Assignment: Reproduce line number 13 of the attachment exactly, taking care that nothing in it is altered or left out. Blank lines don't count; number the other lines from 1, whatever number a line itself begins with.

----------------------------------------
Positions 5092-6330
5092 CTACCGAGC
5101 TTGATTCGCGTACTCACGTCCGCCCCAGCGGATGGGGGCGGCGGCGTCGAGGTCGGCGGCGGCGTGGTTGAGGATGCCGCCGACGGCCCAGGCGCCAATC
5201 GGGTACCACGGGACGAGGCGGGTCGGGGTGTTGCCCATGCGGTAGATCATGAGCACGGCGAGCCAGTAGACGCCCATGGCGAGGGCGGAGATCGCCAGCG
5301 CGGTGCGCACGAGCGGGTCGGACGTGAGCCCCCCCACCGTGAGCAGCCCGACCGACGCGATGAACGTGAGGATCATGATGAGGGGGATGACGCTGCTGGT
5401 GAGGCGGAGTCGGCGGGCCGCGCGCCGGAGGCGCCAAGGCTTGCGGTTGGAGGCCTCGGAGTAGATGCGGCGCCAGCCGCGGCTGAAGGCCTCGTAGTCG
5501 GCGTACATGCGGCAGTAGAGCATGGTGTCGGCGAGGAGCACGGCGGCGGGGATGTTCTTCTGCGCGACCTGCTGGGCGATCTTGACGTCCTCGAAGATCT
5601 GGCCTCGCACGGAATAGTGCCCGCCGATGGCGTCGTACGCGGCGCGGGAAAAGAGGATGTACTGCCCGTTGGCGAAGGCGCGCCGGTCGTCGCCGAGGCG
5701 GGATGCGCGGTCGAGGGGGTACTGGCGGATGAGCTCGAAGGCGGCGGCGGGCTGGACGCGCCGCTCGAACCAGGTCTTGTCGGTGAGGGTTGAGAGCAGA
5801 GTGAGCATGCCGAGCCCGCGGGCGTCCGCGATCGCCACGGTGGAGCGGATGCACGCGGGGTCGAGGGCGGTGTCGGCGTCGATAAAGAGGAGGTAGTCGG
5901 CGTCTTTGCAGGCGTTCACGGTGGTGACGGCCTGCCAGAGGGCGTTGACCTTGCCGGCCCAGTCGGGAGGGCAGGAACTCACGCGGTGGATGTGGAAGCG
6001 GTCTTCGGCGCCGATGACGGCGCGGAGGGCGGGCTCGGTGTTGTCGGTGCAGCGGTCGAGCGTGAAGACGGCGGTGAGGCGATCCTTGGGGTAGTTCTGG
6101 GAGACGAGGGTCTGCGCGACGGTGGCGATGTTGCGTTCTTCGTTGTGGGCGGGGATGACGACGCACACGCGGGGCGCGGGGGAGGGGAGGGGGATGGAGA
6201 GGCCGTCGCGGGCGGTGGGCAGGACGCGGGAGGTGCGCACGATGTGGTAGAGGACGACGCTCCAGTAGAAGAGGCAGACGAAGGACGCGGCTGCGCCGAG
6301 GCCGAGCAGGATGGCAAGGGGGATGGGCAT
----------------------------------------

6101 GAGACGAGGGTCTGCGCGACGGTGGCGATGTTGCGTTCTTCGTTGTGGGCGGGGATGACGACGCACACGCGGGGCGCGGGGGAGGGGAGGGGGATGGAGA